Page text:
December 2nd, 2013

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Within the next 20 years, the Asia Pacific region will need 12,820 new airplanes, valued at $1.9 trillion. Who will build them?

With half of the world’s air traffic growth revolving around the Asia-Pacific region, there are massive opportunities for American manufacturing and middle-class jobs in this one sector alone. But opportunity is not destiny. In the last decade, America’s share of exports to key Asia-Pacific markets fell by 43 percent. Our performance was last among our major trade competitors in the region.

We do not have to idle on the runway, however, as other foreign countries fly by. If we can regain our historical share of these export markets – which are set to approach $10 trillion by the end of this decade – it would add $600 billion to our economy and 3 million jobs by 2020 alone. The first step to seizing this growth opportunity rests with Congress and passage of a tool called Trade Promotion Authority.

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The Middle Class Gets Wise

October 21st, 2013

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Perhaps we underestimate ourselves. Five years after the Lehman collapse triggered the deepest recession in eight decades, the middle class may be solving the vexing problems of income inequality and stalled wages on its own.

Faced with unemployment and dim job prospects, Americans made one significant change that should alter their fortunes and those of the middle class for decades: they went back to school. During the recession, there has been a sharp surge in the number of Americans who are getting a college degree. Read the rest of this entry »

Third Way Accepts North American Think Tank of the Year Award

July 8th, 2013

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Only 8 1/2 years after opening our doors, Third Way was honored by  Prospect Magazine—Britain’s leading monthly current affairs magazine—as the 2013 North American Think Tank of the Year for our, “original, influential, and rigorous work on the most pressing challenges facing people, governments, and businesses.” Below you will find Third Way President Jon Cowan’s acceptance speech. You can also view photos of the ceremony or read Mike Allen’s write up in POLITICO.

On behalf of everyone at Third Way, I want to thank you for this incredible honor.

As an American, it’s always humbling to speak in London.  After all, the Royal Society has been an organization longer than we’ve been a country. But this is the perfect setting for these awards.  The Royal Society has always had subversion at its heart.  This is the native home of rebels, misfits, and revolutionaries.

As you know well, it is from this Society’s lectern that Ben Franklin first told the world about his kite.  That Watson and Crick told the world about DNA.  That houses, a few floors from here, a piece of the tree from which Sir Isaac Newton’s apple fell. These are people who were willing to challenge the established order of everything.  Who had the daring to see beyond conventional wisdom—to imagine, to question, and to create—all in the name of moving the human race forward.

The only part of science where this impulse has been rare is political science—especially as it is practiced today.  It makes all of us susceptible to heroes from the past. For me, the names I can’t get out of my head are not American, but British:  Harold Macmillan…Anthony Eden…Duff Cooper…Bob Boothby…”Bobbety” Cranbourne…Ronald Cartland…Harold Nicolson…and Leo Amery.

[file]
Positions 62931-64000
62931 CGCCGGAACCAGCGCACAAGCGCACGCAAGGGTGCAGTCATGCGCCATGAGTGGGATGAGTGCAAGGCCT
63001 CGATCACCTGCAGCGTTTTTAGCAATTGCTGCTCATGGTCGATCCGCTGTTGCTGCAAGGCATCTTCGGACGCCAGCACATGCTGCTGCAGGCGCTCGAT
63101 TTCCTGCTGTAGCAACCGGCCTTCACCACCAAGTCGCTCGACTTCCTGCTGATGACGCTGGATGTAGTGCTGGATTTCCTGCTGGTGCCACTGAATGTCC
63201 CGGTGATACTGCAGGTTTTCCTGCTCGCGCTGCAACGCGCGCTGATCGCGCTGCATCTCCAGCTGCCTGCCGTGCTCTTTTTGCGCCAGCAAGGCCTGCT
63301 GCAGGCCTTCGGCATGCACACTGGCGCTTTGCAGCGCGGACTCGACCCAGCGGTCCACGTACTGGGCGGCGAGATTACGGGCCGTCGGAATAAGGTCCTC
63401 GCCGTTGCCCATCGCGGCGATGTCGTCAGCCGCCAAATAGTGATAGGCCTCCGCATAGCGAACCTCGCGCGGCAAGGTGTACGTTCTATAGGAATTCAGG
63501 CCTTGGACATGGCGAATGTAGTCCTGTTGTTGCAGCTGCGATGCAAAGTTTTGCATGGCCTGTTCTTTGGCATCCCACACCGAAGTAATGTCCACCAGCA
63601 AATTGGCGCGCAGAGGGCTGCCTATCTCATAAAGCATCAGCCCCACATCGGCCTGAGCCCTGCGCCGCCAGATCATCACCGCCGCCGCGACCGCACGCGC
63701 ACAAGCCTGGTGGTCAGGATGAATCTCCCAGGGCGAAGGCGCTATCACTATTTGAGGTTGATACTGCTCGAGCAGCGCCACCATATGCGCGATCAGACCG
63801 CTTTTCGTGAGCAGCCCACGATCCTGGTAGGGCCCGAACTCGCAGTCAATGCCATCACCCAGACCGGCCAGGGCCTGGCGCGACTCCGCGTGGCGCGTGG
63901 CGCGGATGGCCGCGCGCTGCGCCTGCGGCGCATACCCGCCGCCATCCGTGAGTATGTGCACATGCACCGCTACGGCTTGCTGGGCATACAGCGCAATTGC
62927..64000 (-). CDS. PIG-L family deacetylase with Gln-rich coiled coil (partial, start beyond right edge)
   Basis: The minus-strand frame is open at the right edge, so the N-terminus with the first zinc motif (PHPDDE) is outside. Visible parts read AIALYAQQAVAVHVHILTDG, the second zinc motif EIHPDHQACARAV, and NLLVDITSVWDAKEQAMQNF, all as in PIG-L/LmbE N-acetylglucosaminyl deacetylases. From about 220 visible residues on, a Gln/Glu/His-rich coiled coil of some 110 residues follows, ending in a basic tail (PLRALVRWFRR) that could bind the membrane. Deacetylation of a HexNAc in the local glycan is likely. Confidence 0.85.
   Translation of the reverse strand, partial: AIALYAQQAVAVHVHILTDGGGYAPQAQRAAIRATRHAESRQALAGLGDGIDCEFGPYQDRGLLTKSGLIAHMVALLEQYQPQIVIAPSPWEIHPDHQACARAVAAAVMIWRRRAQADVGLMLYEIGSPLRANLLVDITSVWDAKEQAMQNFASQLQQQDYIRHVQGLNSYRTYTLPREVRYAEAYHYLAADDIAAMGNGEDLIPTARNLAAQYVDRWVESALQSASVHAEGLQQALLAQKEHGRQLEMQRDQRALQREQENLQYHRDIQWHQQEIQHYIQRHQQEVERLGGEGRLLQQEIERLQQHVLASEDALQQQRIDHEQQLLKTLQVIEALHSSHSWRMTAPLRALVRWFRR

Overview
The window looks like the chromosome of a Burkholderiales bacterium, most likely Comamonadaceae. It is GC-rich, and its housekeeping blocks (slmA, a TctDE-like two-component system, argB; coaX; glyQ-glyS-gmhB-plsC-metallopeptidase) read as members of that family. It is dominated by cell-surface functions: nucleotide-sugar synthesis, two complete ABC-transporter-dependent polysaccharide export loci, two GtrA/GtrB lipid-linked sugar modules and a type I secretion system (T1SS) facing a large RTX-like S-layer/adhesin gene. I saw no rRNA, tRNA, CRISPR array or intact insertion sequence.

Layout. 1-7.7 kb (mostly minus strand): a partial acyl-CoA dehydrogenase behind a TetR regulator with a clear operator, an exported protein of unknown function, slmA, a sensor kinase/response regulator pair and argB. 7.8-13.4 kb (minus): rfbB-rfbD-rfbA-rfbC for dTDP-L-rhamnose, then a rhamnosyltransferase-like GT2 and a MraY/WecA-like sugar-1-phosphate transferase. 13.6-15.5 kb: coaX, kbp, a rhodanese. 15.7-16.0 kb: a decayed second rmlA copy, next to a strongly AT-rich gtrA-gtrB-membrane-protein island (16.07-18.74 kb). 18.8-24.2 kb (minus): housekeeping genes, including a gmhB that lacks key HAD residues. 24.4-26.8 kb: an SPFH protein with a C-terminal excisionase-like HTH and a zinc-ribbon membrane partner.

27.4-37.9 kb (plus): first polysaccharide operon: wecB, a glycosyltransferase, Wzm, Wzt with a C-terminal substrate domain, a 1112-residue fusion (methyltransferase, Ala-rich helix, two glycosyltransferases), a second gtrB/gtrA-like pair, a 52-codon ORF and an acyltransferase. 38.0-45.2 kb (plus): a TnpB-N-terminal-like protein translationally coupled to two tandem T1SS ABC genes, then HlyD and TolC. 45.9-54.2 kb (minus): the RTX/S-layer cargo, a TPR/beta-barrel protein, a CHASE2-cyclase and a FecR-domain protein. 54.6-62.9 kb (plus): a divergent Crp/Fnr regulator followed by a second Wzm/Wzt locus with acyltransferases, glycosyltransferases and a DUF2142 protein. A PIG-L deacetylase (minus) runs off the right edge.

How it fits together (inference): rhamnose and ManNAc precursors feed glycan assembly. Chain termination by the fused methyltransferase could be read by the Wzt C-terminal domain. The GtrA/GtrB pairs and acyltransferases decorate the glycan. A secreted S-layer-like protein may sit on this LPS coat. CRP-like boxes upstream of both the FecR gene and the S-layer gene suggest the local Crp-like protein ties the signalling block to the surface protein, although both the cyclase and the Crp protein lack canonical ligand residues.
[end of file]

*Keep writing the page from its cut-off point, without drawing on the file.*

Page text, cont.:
In the best history book I have read in a decade, author Lynne Olson calls them what Macmillan called them: Troublesome Young Men. For years, I was led to believe that Winston Churchill was a lone voice crying out against appeasement in the late 1930s. Instead, it was this group of young Tories—all members of the old boys society—who came together to oppose men they had gone to school with . . . to push Churchill forward . . . and bring down a prime minister of their own party. They were called traitors—to their friends, their government, their class and their country. The Lord Chancellor said they should be shot and hanged.  But in the end, they were right.  Their subversion helped save Britain—and all the world. Read the rest of this entry »

Response to Jonathan Chait’s critique of the “Four Fiscal Fantasies”

July 3rd, 2013

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In response to Jonathan Chait’s critique of our memo on the Four Fiscal Fantasies, let’s begin with two articles from this week. The first, in The Washington Post, shows that America today is spending less to stop the spread of AIDS in Africa than we did under President Bush. The second is a piece from Elizabeth Rosenthal of The New York Times showing the outrageous prices U.S. hospitals charge to deliver babies—charges far out of line with any other country and symbolic of the epidemic of high costs throughout our health care system.

The main point in our memo is that these problems are related.

  1. We have an entitlement system that provides critical economic security and stability to Americans, but it is rife with bloated health care costs that are slowly devouring everything else that government does.
  2. The main entitlement programs for the elderly—Social Security and Medicare—are on a path to insolvency.
  3. Raising new taxes on the wealthy—though necessary—won’t solve our problems.
  4. Acting now to fix entitlements is better and easier than waiting.

Our memo lays out these cases pretty explicitly, so let’s touch on just a few things.